Sciatic nerve injuries are caused by pressure on or irritation of the sciatic nerve, which runs from the lower back, through the buttock, and down the leg. Sciatica is characterized by lower back, buttock, and leg pain along the path of the sciatic nerve, which can last for weeks or months and may be accompanied by weakness, numbness, or tingling along the sciatic nerve. The most common sciatic nerve injuries are a result of disc problems, such as a herniated disc or degenerative disc disease. Other common causes of sciatica include spinal stenosis, isthmic spondylolisthesis, and piriformis syndrome.

Herniated discs are the primary cause of sciatic nerve injuries. When the soft inner portion of a spinal disc ruptures and leaks, the fluid can irritate the sciatic nerve as it pushes out through the outer portion of the disc. This condition is also referred to as a slipped disc, bulged disc, or ruptured disc. Most herniated discs do not happen suddenly. Repetitive movements and stress on the disc eventually causes it to rupture.

Degenerative disc disease is a condition that can lead to sciatic nerve injuries, and irritation from increased movement of the disc due to wear and tear. Spinal discs naturally wear and deteriorate with age, but people diagnosed with degenerative disc disease suffer from one or more discs in the lower back that wear down faster than normal. Their positioning in the lower areas of the spine make it more likely that they will irritate the sciatic nerve than people with disc problems in the upper spine or neck areas.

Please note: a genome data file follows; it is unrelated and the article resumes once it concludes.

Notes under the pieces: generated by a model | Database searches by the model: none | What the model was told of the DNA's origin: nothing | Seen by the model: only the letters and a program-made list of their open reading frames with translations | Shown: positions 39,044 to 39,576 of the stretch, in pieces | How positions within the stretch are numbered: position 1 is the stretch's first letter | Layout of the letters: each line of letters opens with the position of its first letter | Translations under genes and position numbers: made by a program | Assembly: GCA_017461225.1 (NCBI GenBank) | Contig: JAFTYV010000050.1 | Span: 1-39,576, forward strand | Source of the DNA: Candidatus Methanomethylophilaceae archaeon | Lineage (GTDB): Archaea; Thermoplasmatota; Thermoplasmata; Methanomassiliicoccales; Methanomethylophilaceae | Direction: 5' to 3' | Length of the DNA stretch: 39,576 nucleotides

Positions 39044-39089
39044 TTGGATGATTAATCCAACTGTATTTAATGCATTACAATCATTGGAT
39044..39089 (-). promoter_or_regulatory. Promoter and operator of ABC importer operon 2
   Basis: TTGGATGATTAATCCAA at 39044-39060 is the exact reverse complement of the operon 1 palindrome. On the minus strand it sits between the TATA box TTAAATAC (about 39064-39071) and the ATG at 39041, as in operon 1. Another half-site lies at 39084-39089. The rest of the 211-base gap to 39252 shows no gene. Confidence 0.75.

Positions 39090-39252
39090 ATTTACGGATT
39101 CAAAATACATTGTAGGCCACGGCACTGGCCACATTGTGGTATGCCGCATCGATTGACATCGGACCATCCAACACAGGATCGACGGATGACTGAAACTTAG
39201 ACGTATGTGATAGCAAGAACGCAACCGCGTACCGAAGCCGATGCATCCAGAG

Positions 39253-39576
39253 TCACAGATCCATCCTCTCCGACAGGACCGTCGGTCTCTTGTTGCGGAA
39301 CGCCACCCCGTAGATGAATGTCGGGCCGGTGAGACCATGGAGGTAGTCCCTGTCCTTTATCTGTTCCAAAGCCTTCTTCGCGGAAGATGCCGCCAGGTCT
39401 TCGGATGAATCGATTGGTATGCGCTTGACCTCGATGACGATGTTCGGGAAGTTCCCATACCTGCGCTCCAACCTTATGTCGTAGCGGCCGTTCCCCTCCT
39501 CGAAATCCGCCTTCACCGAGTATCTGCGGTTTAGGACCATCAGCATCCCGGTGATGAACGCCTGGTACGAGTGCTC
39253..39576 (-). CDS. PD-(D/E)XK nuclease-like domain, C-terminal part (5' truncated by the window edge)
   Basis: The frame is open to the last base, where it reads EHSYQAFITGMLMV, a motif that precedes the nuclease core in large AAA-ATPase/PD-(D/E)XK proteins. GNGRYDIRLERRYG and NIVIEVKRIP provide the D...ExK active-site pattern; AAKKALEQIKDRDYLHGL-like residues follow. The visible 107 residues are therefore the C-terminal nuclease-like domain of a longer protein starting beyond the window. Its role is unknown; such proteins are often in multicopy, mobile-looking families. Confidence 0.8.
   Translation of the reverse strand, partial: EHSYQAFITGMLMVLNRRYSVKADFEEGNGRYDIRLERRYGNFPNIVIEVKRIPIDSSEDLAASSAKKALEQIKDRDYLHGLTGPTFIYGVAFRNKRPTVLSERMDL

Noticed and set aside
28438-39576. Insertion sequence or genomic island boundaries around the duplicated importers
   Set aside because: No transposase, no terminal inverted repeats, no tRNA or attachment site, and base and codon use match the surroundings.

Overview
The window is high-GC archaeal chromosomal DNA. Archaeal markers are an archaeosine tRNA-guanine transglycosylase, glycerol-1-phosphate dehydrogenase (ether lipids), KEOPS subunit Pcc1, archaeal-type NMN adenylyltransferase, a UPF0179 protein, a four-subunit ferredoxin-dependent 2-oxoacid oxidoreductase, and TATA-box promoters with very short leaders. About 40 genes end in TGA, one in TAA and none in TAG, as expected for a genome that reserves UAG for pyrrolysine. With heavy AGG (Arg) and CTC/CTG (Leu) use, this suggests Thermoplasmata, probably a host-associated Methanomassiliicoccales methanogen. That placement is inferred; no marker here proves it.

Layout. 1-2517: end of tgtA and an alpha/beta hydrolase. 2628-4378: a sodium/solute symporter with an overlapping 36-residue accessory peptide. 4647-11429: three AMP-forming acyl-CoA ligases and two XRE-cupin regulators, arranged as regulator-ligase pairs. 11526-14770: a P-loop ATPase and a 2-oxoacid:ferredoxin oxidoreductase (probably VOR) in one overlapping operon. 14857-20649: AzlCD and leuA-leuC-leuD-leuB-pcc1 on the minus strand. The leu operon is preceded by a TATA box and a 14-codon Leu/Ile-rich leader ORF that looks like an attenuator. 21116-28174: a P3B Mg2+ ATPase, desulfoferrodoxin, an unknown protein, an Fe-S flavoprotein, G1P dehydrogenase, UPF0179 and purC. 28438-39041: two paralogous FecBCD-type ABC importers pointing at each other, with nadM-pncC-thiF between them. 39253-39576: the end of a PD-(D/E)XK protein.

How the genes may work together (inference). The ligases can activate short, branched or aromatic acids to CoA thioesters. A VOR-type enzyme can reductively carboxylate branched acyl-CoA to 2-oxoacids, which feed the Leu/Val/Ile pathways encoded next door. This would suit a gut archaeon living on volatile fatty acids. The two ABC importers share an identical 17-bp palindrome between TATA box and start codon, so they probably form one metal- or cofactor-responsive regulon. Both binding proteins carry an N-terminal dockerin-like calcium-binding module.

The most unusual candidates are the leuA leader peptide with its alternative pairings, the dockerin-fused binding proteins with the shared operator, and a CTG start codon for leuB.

Spinal stenosis, a condition typically found in elderly adults, is characterized by a narrowing of the spinal canal. As the space between the spinal discs decreases as a result of stenosis, the discs may bulge and press on the sciatic nerve. Stenosis can also lead to additional soft tissue growth around the spine, which may irritate the sciatic nerve.

Isthmic spondylolisthesis can lead to a pinched sciatic nerve. Small fractures in the vertebrae that go undetected and untreated can eventually cause the affected vertebra to slip out of place. This compresses the space for the disc, which can pinch and injure the sciatic nerve.

Piriformis syndrome can lead to sciatic nerve injuries when the piriformis muscle in the buttock tightens and pinches against the sciatic nerve. The piriformis muscle runs from the lower spine to the thigh. Spasms can result from overuse, injury, or hip problems, triggering pressure on the sciatic nerve, which results in buttock and leg pain or numbness.

WiseGEEK is dedicated to providing accurate and trustworthy information. We carefully select reputable sources and employ a rigorous fact-checking process to maintain the highest standards. To learn more about our commitment to accuracy, read our editorial process.

Discussion Comments

WiseGEEK, in your inbox

Our latest articles, guides, and more, delivered daily.

WiseGEEK, in your inbox

Our latest articles, guides, and more, delivered daily.